HEALTH MATTERS: Benefits of screening mammography for women in their 40s are modestQ. I am a 43-year-old woman, and I’m trying to decide whether I should undergo a yearly mammogram. My gynecologist just told me that her national organization recommends this, but I recall that a national panel did not. What should I do?
By: Dr. Joshua Wynne, Grand Forks Herald
Q. I am a 43-year-old woman, and I’m trying to decide whether I should undergo a yearly mammogram. My gynecologist just told me that her national organization recommends this, but I recall that a national panel did not. What should I do?
A. Mammography is unquestionably the most carefully studied screening test in medicine. No other test has been as closely studied as mammography regarding its effect on reducing early death from cancer. Despite this, the indications for, and benefits of, screening mammography, especially for women like you who are in their 40s, are among the more disputed in all of medicine.
As you note, the American College of Obstetricians and Gynecologists just last week recommended yearly mammograms for women in their 40s, while the U.S. Preventive Services Task Force report from about two years ago did not.
Why the difference in recommendations? It’s mainly because of the imperfect nature of any screening test. The benefit of a screening test like mammography is a function of three variables: the risk of the underlying condition (in this case, breast cancer) if undiagnosed and untreated; the effectiveness of the screening test in identifying disease that can be treated; and the risk of harm from the screening test (including the risk of radiation itself from the mammogram and also the risk of breast biopsies and other treatment).
Women in their 40s have a much lower risk of breast cancer than older women, so the value of screening is less. And mammography does not catch all of the breast cancers. Finally, mammography falsely identifies breast cancer in many women in their 40s and 50s, so there is some harm associated with screening.
To make these ideas clearer, consider the following: For women in their 40s, to prevent one death from breast cancer for a 10-year period, about 2,000 women would need to be screened. Even for a 50-year-old woman (where the risk of breast cancer is higher), the chance of developing breast cancer in the ensuing decade is “only” about four per 1,000 women.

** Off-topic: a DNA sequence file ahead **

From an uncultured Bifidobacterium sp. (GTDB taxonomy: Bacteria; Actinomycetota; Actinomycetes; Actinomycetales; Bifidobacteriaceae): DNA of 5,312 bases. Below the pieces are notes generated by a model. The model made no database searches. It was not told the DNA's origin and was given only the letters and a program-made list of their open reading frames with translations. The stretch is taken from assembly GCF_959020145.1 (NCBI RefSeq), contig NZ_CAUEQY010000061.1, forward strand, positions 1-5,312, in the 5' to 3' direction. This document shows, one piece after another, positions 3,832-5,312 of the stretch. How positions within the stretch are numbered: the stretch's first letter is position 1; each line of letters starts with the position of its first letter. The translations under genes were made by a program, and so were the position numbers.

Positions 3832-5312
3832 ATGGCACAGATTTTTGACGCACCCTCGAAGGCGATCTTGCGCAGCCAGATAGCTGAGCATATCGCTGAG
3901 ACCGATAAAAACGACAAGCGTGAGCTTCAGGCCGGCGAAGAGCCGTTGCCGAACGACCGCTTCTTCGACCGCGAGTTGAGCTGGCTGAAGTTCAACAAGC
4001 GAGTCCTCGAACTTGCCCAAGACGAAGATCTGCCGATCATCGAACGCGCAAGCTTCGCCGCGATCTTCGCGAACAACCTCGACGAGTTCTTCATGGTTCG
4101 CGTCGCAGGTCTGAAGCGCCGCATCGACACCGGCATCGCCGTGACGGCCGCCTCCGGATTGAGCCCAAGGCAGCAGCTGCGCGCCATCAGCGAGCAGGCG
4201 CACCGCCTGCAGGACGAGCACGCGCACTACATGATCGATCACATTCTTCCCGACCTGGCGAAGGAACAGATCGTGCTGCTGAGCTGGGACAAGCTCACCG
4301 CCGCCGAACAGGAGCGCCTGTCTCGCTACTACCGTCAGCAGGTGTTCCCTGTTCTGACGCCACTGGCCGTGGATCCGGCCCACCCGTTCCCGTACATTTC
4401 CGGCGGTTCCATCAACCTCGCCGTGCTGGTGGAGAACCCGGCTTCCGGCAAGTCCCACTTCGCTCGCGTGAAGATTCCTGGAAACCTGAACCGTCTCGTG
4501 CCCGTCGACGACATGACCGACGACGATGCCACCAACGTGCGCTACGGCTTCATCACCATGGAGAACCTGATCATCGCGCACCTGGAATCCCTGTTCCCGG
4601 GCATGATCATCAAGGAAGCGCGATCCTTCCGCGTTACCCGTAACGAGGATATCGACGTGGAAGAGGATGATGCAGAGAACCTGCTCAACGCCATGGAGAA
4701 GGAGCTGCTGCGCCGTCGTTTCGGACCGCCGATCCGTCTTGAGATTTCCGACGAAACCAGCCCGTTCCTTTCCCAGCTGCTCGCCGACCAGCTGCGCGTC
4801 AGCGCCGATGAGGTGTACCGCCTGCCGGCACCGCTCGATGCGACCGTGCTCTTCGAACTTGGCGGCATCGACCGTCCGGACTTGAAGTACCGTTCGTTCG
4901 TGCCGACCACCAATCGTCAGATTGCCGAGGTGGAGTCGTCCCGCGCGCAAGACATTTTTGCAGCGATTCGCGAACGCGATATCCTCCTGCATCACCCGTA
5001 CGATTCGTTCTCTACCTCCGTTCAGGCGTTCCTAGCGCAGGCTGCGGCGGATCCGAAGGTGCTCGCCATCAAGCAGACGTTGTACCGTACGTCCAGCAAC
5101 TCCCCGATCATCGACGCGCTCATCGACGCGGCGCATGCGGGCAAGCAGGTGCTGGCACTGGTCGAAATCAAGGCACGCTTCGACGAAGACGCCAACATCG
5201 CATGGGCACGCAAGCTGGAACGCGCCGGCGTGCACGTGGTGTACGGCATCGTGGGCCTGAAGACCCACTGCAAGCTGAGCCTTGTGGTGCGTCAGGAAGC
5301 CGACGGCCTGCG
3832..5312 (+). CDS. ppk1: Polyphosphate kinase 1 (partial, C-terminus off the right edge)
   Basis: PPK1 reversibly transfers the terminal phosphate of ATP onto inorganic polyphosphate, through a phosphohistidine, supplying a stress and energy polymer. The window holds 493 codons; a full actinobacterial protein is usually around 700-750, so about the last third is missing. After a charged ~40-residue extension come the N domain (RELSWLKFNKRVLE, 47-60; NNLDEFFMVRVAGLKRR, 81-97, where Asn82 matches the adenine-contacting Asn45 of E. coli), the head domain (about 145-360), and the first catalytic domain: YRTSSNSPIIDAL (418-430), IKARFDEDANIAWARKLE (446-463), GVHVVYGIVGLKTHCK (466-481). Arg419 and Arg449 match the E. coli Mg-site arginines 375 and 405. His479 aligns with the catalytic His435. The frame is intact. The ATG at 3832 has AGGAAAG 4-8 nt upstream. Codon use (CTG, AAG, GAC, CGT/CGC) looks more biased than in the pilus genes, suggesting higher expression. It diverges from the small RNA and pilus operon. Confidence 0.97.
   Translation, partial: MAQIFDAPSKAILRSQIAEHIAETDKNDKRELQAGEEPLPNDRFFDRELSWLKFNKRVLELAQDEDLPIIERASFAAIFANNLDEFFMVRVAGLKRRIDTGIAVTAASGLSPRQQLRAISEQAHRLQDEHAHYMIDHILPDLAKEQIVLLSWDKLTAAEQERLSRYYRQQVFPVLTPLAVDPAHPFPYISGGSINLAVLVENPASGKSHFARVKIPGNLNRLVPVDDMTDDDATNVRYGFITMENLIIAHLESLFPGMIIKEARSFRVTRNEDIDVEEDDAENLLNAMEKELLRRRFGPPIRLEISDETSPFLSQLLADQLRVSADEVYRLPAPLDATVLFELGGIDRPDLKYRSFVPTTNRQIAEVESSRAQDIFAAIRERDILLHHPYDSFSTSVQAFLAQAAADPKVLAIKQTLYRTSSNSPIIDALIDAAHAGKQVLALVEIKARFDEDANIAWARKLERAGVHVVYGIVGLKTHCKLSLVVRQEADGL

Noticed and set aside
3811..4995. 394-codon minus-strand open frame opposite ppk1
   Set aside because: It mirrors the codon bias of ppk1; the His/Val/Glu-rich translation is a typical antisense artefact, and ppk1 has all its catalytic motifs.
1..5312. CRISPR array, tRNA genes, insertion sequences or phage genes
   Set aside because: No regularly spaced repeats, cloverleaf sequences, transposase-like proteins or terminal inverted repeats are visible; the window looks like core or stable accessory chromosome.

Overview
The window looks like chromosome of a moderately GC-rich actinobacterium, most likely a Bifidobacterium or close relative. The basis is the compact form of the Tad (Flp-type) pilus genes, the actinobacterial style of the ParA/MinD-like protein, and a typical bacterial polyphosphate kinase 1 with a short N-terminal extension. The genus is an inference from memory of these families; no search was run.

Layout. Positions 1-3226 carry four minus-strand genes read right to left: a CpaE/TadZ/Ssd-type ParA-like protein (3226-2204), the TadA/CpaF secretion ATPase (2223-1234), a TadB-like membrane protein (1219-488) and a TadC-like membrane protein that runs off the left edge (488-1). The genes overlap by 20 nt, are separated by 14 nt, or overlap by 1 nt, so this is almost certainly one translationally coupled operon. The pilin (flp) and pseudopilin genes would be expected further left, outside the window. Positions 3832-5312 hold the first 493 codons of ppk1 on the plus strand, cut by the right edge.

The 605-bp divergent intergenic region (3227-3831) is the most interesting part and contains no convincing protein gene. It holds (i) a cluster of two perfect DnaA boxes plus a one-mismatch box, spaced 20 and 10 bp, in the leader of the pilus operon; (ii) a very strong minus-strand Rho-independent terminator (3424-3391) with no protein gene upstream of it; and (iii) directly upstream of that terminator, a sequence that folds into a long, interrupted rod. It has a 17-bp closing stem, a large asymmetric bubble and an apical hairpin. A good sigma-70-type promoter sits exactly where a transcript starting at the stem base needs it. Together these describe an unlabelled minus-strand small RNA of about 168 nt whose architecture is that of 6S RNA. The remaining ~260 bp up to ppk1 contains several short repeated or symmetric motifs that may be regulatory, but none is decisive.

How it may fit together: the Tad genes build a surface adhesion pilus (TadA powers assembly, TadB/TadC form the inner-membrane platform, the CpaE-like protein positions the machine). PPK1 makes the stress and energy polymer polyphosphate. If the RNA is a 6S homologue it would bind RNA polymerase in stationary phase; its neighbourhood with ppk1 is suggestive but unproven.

If one uses the most optimistic estimates of the effectiveness of screening, the risk of breast cancer with no screening “only” goes up to about five per 1,000 women. But the “cost” of screening would be that 500 to 1,000 women would have a “false alarm,” (a false positive test result that suggests breast cancer where none exists) and about half of these women would undergo a biopsy (an invasive procedure) that would show the mammography result was incorrect. Looking at it from the opposite perspective, adding screening mammography for women in their 40s increases the number of women who will not die of breast cancer during a 10-year period from about 995 to 996 per 1,000 women.
Thus, it is probably fair to say that the benefits of screening mammography for women in their 40s are modest and are balanced by modest risks. The “correct” use of mammography in this setting clearly is in a gray area, where one needs to try to balance the benefits against the risk.
By contrast, it seems clear that the benefits of screening mammography for women in their 60s more than outweigh the risks, just as it is clear that the risks of screening mammography for most women in their 30s outweighs any possible benefits. But for women like you who are in their 40s, there is no easy answer. In this setting, the best advice I have is to discuss the matter with your health care provider, and make the decision that feels most comfortable to you.
Wynne is vice president for health affairs at UND, dean of the School of Medicine and Health Sciences, and a professor of medicine. He is a cardiologist by training.
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